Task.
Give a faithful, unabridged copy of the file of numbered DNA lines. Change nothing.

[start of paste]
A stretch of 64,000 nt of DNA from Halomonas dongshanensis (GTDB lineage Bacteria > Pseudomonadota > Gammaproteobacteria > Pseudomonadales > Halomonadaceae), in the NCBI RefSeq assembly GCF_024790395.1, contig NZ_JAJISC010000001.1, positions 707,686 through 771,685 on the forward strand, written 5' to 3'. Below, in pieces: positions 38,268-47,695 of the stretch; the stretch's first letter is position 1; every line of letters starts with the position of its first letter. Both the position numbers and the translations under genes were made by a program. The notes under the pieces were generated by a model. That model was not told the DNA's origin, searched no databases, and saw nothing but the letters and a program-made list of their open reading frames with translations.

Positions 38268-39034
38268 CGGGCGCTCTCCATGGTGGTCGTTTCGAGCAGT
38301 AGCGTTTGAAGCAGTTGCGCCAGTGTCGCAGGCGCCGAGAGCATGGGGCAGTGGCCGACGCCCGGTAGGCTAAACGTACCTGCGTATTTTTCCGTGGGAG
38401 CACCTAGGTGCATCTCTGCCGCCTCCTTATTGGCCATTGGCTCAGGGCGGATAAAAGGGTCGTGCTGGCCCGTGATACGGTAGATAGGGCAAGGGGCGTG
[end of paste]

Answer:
A stretch of 64,000 nt of DNA from Halomonas dongshanensis (GTDB lineage Bacteria > Pseudomonadota > Gammaproteobacteria > Pseudomonadales > Halomonadaceae), in the NCBI RefSeq assembly GCF_024790395.1, contig NZ_JAJISC010000001.1, positions 707,686 through 771,685 on the forward strand, written 5' to 3'. Below, in pieces: positions 38,268-47,695 of the stretch; the stretch's first letter is position 1; every line of letters starts with the position of its first letter. Both the position numbers and the translations under genes were made by a program. The notes under the pieces were generated by a model. That model was not told the DNA's origin, searched no databases, and saw nothing but the letters and a program-made list of their open reading frames with translations.

Positions 38268-39034
38268 CGGGCGCTCTCCATGGTGGTCGTTTCGAGCAGT
38301 AGCGTTTGAAGCAGTTGCGCCAGTGTCGCAGGCGCCGAGAGCATGGGGCAGTGGCCGACGCCCGGTAGGCTAAACGTACCTGCGTATTTTTCCGTGGGAG
38401 CACCTAGGTGCATCTCTGCCGCCTCCTTATTGGCCATTGGCTCAGGGCGGATAAAAGGGTCGTGCTGGCCCGTGATACGGTAGATAGGGCAAGGGGCGTG